On this day in 1940, a 65-year-old legal secretary named Ida May Fuller became the first monthly Social Security beneficiary. A few months earlier, she had stopped by her local Social Security office in Vermont to learn how the program works. She knew she had paid into Social Security but wasn’t sure if she would get anything back out. A clerk at the office helped her apply for retirement benefits. Continue reading
Every payday, you have Federal Insurance Contributions Act (FICA) and Self-Employed Contributions Act (SECA) taxes deducted from your paycheck. Nearly all of these contributions are used to pay Social Security benefits to more than 60 million retired, disabled, and widowed workers and their children, as well as to Medicare beneficiaries. A very small amount also helps pay for the work it takes to manage Social Security programs.
Providing Social Security services to the public is a big job. We have fewer than 64,000 employees in offices across the country handling millions of transactions yearly — taking applications, answering questions in person and on the phone, verifying benefit amounts, and reviewing appeals, among other things. The cost of doing these services is less than one penny out of each dollar paid in FICA and SECA taxes, which is a very good value. Continue reading
It’s 2017, and that means you might be one more year closer to retirement. Whether you’re at your very first job or wrapping up a successful career, there are always new things to learn about when it comes to saving for the future. So why not make retirement planning part of your New Year’s resolution!
Putting money in a high yield savings account (if you can find one) is always smart, but you can do even more. The U.S. Department of the Treasury now offers a retirement savings option called myRA. There’s no minimum to open the account, you can contribute what you can afford, and you can withdraw funds with ease. To learn more about myRA, visit www.myra.gov/.
Hopefully, your employer chips in a little. An employer-sponsored retirement plan or 401(k) can be a useful way to set aside funds for retirement, especially if your employer offers matching funds on what you invest. If you don’t work for an employer that offers this type of plan, there are many other plans designed to help you save for retirement.
From solo 401(k)s to traditional and Roth IRAs, there are programs designed to fit a multitude of budgets. The earlier you start to save, the more funds you’ll have ready for retirement.
And, as always, there is Social Security, which is funded by taxes you pay while you work. To get estimates of future benefits and check your earnings record for accuracy, you can create a my Social Security account at www.socialsecurity.gov/myaccount.
Along with giving up bad habits, this New Year start a good habit that can make a lasting, positive change.
We have all received gifts we’ve wanted to return: ugly socks or sweaters that look exactly like the one you got (or gave!) last year. Sometimes, just letting loved ones know that you’re there for them, no matter what, is the best gift of all. And you avoid the embarrassment of giving an awkward gift! Social Security is also there for you and your family — all year long. Continue reading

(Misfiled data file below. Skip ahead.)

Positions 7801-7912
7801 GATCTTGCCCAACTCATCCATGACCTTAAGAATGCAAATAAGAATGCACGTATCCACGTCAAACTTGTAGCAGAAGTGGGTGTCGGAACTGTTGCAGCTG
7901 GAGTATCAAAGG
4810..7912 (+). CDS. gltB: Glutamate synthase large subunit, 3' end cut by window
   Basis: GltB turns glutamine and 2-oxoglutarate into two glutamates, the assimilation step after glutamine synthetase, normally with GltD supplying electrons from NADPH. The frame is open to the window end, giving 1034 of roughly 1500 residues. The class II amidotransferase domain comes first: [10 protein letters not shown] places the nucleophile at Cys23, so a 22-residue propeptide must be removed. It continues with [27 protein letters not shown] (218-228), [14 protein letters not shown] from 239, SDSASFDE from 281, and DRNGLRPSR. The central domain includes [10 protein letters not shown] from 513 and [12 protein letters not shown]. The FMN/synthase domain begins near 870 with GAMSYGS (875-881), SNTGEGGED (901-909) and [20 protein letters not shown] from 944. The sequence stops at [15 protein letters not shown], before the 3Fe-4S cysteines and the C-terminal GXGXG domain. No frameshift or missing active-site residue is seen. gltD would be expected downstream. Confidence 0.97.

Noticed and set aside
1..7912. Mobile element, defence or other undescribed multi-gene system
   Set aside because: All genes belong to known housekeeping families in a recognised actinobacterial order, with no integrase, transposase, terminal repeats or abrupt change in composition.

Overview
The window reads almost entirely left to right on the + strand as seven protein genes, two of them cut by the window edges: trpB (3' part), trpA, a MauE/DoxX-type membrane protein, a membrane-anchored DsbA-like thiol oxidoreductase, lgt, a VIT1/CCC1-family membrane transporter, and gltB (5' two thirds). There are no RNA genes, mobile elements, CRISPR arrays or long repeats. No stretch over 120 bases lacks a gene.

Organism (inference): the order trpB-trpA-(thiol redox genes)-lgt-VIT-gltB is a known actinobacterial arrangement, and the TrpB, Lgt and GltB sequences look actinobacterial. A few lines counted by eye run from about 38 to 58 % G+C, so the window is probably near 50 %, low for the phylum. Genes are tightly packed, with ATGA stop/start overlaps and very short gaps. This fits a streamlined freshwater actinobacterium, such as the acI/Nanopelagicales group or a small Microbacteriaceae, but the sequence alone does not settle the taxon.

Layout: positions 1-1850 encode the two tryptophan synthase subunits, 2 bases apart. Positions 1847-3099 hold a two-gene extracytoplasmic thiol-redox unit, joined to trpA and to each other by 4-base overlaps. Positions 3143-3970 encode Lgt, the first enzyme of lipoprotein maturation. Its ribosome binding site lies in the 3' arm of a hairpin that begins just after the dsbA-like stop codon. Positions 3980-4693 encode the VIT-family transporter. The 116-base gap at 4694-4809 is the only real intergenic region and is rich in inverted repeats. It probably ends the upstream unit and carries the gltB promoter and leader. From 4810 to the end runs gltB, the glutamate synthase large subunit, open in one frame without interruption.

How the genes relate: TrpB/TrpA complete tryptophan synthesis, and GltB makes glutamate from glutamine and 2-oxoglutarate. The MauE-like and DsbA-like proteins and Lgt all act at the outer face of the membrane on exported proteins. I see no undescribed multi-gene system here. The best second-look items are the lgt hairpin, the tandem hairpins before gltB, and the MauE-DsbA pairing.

The holiday season is upon us, bringing with it family gatherings and familiar traditions. As you bustle about from place to place, sharing turkey dinners and catching up with loved ones, there’s one errand you can avoid — a visit to the Social Security office. Why take time out of your busy holiday schedule to visit an office when you can conduct most of your business online? Continue reading
Social Security is always looking for ways to improve how we communicate with you. It’s been a year-and-a-half since we joined the blogosphere, and we couldn’t be happier! This blog is exactly what we envisioned, an honest conversation with you about our programs, the topics that matter to you, and how our agency can better serve you. Continue reading
Every year, millions of Americans become victims of identity theft. Identity theft occurs when someone steals your personally identifiable information and pretends to be you. They can use this information to open bank or credit card accounts, file taxes, or make new purchases in your name. Continue reading
Social Security’s Acting Commissioner, Carolyn W. Colvin, likes to tell this amusing story. A colleague’s teenage daughter came home bursting with excitement after receiving her first paycheck. But she had one question about her earnings statement.
“Well, Dad” — she asked him earnestly — “who is this FICA?” Continue reading
Social Security is here to secure today and tomorrow. We’re the only federal agency that touches every aspect of your life from birth through retirement to death and beyond, helping to care for your surviving family. Part of this commitment is our active participation and presence in our communities. Continue reading
You packed your bathing suit and beach towels. The sunscreen is handy and ready to apply. Your hat is firmly on your head while you sport those stylish shades. The time is finally here, and you’re going on vacation.
Hooray! Continue reading